The sentence "I never said she stole my money" can have up to 7 different specific meanings (when only emphasizing a single word), depending on which word is emphasized.

 

"never said she stole my money."

"I never said she stole my money."

"I never said she stole my money."

"I never said she stole my money."

"I never said she stole my money."

"I never said she stole my money."

"I never said she stole my money."

 

So, if we left off the italics (the visual indicator, in this case), you wouldn't know what specific meaning was being stressed, if any.

 

See, the example further above was about a fact. Either Anna was dead, or she wasn't. So, if you know whether or not Anna was dead (you're paying attention to information available to you, the player), you know which is a lie. However, let's try a subjective statement:

 

"I think that's a fantastic idea!"

 

Is that a lie, or is it the truth? If you pick that, are you telling the game that your character REALLY does support the idea, or does he simply wish for someone to BELIEVE he supports the idea when he really doesn't?

 

Why leave it up to guessing, when it takes about another calorie's worth of effort to add in a visual indicator? *shrug*

 

(This response was solely to inform the "I don't even see the problem" posters.)

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Should we not start with some Ipelagos, or at least some Greater Ipelagos, before tackling a named Arch Ipelago? 6_u

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I utterly despise the explicit "(lie)" next to dialogue options, why is it there?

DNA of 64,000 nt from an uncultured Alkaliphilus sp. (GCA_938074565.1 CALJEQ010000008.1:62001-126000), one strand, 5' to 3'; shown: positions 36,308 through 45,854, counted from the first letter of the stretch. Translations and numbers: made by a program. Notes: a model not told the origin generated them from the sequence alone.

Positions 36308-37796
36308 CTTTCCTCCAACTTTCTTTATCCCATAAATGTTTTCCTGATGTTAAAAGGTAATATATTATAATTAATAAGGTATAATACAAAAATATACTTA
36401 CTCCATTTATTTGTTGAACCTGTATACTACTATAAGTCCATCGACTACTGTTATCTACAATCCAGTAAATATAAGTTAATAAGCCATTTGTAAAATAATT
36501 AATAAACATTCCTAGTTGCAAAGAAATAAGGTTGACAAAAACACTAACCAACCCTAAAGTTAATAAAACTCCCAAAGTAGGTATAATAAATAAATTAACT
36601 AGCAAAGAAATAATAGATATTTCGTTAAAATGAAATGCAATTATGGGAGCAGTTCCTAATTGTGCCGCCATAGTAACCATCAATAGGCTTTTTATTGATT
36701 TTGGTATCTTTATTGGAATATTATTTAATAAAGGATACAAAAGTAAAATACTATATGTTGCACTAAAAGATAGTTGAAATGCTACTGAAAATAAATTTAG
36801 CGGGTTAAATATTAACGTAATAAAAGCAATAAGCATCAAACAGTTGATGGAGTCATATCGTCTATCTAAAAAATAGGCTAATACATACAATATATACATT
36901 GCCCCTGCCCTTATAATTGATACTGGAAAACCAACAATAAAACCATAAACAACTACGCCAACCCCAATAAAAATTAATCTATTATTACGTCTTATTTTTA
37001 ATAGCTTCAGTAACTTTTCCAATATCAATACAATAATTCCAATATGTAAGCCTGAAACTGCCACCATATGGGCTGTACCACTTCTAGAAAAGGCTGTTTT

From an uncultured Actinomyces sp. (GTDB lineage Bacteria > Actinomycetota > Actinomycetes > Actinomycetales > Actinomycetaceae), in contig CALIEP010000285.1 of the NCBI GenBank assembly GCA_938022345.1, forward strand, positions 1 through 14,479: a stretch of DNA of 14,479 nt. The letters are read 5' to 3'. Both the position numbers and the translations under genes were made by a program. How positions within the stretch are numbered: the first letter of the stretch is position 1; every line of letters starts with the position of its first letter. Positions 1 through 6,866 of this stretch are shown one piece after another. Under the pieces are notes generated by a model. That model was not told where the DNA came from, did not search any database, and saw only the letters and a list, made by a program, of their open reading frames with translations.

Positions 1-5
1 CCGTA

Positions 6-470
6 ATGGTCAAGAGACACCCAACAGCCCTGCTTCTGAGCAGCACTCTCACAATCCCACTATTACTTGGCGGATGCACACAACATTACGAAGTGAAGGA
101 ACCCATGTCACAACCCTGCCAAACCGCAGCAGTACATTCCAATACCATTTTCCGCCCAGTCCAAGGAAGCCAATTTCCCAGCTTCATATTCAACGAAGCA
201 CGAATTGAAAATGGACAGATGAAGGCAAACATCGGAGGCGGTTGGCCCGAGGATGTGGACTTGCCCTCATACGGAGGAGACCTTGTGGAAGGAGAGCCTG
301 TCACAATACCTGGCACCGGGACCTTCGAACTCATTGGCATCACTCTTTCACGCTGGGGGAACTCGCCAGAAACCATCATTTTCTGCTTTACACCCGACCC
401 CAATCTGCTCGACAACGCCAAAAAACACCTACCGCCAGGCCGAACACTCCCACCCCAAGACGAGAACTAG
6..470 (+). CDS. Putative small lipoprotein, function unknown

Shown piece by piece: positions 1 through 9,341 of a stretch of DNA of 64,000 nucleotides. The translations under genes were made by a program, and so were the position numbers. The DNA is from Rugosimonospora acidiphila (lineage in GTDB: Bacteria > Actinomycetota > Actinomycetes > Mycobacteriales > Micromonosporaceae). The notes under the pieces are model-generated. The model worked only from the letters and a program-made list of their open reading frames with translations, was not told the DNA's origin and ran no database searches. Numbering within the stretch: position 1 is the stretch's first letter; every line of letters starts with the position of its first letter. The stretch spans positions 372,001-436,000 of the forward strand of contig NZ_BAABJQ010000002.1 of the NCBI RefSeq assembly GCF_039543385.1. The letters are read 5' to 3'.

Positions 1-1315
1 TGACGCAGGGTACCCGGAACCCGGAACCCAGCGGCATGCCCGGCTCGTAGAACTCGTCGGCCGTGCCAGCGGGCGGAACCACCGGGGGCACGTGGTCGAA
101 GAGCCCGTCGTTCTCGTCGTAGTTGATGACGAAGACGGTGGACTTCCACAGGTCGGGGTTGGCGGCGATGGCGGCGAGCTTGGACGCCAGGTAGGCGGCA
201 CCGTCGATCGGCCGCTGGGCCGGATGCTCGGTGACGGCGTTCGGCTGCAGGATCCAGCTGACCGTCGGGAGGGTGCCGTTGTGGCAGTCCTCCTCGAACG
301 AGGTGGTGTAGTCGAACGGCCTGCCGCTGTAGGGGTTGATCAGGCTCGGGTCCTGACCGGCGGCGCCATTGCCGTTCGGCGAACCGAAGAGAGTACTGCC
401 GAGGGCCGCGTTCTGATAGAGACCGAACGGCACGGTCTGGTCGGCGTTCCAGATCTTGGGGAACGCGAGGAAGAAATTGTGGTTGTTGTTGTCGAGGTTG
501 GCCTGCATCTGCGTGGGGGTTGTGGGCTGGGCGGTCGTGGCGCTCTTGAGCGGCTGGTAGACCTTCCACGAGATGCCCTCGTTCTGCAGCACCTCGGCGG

What possible scenario would it be useful? I remember such a dialogue from KOTOR

 

"Are you prepared to accept the Jedi code?"

 

2 options were

"Yes"

"Yes (Lie)"

 

There's no difference in gameplay impact. It could have just been "Yes" and then I decided whether it was a lie. Somehow the other option, to lie explicitly, bothered me. Maybe because it didn't actually feel like lying. It was, ironically perhaps, telling the truth  in its own way.

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What possible scenario would it be useful?

Easy. When you're claiming to know about something that no one else present does, in order to impact another's decision. Example:

 

"Don't worry. I can create amulets that will protect us from the beast's poison." Now everyone present is reassured and maybe more people come with you to track down some poisonous beast, when they wouldn't have before. Only, until that point, it's not as if the game told you "Oh, hey, btw, just so you know, for some upcoming dialogue, there's no such thing as an enchantment that will protect you from this thing's poison." So, without an indicator, you, the player, will most likely assume that THAT choice means that you actually are making everyone amulets of poison-protection, when really you're just making glowy amulets to make everyone feel better.